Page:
The News Desk is a collection of news, notes and breaking items affecting the Fredericksburg community.
Rain falls and so does the mercury
Fredericksburg was drenched by 0.63 inches of rain Monday, quenching a two-month dry spell that had settled over the region.
Under normal conditions, October would have already experienced 0.67 inches of rain by Monday.
The month’s rain deficit was nearly made up by Monday’s storms.
September was also dry. The area received 1.30 inches of rain compared to a normal 3.33 inches for that month.
Under average conditions, the area would have received 32.83 inches for 2013 by now. However, only 27.50 inches have fallen on the region so far.
Typically, autumn is the driest time of the year in the eastern United States, said National Weather Service hydrologist Jason Elliott.
“The rain that typically does happen in September and October results from tropical systems, like what’s happening now,” he said.
Monday’s storms were the result of a cold front moving east across the United States. The remnants of Tropical Storm Karen, which had dissipated by Monday, fed into the front and contributed heavier rainfall.
Elliott said the only consequence of a drier-than-normal September and October is less vibrant fall foliage.
In addition to the much-needed rainfall, the front returned cooler temperatures to the area.
Temperatures had climbed above 80 every day since last Wednesday. More typical autumn temperatures in the low 70s and high 60s are forecasted for the upcoming week.
Monday’s storms also created a heightened worry about tornadoes in the area.
The National Weather Service issued a tornado watch Monday morning that lasted until 5 p.m., along with severe thunderstorm warnings.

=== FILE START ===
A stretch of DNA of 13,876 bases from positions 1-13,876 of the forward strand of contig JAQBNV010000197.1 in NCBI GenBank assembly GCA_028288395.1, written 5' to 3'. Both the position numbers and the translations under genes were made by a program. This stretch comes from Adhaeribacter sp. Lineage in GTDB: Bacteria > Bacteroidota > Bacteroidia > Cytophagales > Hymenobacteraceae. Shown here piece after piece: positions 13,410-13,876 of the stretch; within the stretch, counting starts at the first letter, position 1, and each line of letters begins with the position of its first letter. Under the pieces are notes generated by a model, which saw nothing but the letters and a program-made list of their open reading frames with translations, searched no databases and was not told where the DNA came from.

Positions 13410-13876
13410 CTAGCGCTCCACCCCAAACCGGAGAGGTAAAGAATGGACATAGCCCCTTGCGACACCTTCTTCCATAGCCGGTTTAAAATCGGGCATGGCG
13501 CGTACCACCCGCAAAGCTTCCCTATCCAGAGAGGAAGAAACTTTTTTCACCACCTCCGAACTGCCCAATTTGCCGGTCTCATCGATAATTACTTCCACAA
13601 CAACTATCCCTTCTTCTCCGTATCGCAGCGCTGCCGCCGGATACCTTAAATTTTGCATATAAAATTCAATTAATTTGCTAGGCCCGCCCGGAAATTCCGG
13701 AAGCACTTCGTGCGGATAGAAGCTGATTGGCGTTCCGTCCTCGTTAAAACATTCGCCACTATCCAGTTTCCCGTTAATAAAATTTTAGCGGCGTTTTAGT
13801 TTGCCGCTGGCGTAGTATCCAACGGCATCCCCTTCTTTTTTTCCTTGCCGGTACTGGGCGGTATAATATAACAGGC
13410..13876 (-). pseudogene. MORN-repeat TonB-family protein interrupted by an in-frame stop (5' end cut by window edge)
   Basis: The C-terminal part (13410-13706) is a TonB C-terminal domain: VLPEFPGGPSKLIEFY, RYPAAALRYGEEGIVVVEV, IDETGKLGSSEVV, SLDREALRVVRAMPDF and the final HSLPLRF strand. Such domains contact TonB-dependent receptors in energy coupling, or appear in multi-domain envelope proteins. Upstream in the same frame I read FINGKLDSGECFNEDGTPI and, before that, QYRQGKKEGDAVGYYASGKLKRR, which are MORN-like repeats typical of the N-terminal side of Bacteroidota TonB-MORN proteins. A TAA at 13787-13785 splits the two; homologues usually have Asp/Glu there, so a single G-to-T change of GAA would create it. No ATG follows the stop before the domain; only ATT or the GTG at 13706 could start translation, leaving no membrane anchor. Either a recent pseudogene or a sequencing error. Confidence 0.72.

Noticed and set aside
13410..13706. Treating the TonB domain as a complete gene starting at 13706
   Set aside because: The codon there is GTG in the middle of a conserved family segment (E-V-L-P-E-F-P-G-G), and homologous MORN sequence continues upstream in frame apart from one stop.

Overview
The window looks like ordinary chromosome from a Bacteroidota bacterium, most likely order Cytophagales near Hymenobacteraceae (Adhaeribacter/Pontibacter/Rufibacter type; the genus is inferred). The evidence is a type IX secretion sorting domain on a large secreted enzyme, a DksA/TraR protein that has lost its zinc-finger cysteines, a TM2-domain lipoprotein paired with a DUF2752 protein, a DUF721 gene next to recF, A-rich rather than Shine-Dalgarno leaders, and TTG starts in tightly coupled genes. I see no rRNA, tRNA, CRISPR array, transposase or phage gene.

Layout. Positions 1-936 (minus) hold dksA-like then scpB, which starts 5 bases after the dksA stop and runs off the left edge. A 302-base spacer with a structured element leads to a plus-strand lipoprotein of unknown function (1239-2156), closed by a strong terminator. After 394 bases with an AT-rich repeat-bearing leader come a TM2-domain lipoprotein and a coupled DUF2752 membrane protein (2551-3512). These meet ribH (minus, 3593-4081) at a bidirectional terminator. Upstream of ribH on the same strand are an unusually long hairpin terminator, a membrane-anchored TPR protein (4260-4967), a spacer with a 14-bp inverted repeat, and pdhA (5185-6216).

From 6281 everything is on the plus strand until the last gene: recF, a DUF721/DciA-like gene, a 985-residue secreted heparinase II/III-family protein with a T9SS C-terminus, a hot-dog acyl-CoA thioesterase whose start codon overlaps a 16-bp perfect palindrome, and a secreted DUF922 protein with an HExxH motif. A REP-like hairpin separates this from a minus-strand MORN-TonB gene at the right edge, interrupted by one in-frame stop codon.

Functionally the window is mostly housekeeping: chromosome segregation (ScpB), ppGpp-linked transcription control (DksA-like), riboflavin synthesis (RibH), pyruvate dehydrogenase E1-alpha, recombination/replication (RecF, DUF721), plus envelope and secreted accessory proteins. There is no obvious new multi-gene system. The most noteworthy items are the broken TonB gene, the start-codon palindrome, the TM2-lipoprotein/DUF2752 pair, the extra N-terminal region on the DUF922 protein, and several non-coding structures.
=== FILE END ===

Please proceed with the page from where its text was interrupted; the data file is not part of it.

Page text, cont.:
The city of Fredericksburg and Stafford, King George, Spotsylvania, Culpeper and Orange counties were included in the watch.
The area also experienced a tornado warning around noon, which happens when there are radar indications of tornadic activity, but the warning expired without incident.
Tornado watches are relatively rare for October, said NWS meteorologist Jim Lee.
Peak tornado season is during the months of April, May and June, but convective systems can occur year-round.
“It’s not climatologically normal, but it’s not unheard of,” Lee said.
The largest wind gust registered by the University of Mary Washington weather station Monday was 36 mph.
The NWS warned that showers and isolated thunderstorms could cause localized flooding, especially in urban areas.
A coastal flood advisory was issued for the Potomac River Monday, as well as a small craft advisory that extended to all local rivers. That advisory continues into today for the tidal Potomac. That small craft advisory may last through Wednesday, the NWS said.
Nearly 4,000 employees of the NWS have been working without pay since the government shutdown began last week.
Those employees are required to report to work since they support emergency operations, including forecasting weather, issuing warnings, monitoring weather and creating computer models.
Employees who do other types of research for the NWS, such as long-term climate modeling, do not report for duty during a shutdown.
However, the House approved a plan to offer government employees back-pay for the length of their furlough.
Lindley Estes: 540/735-1976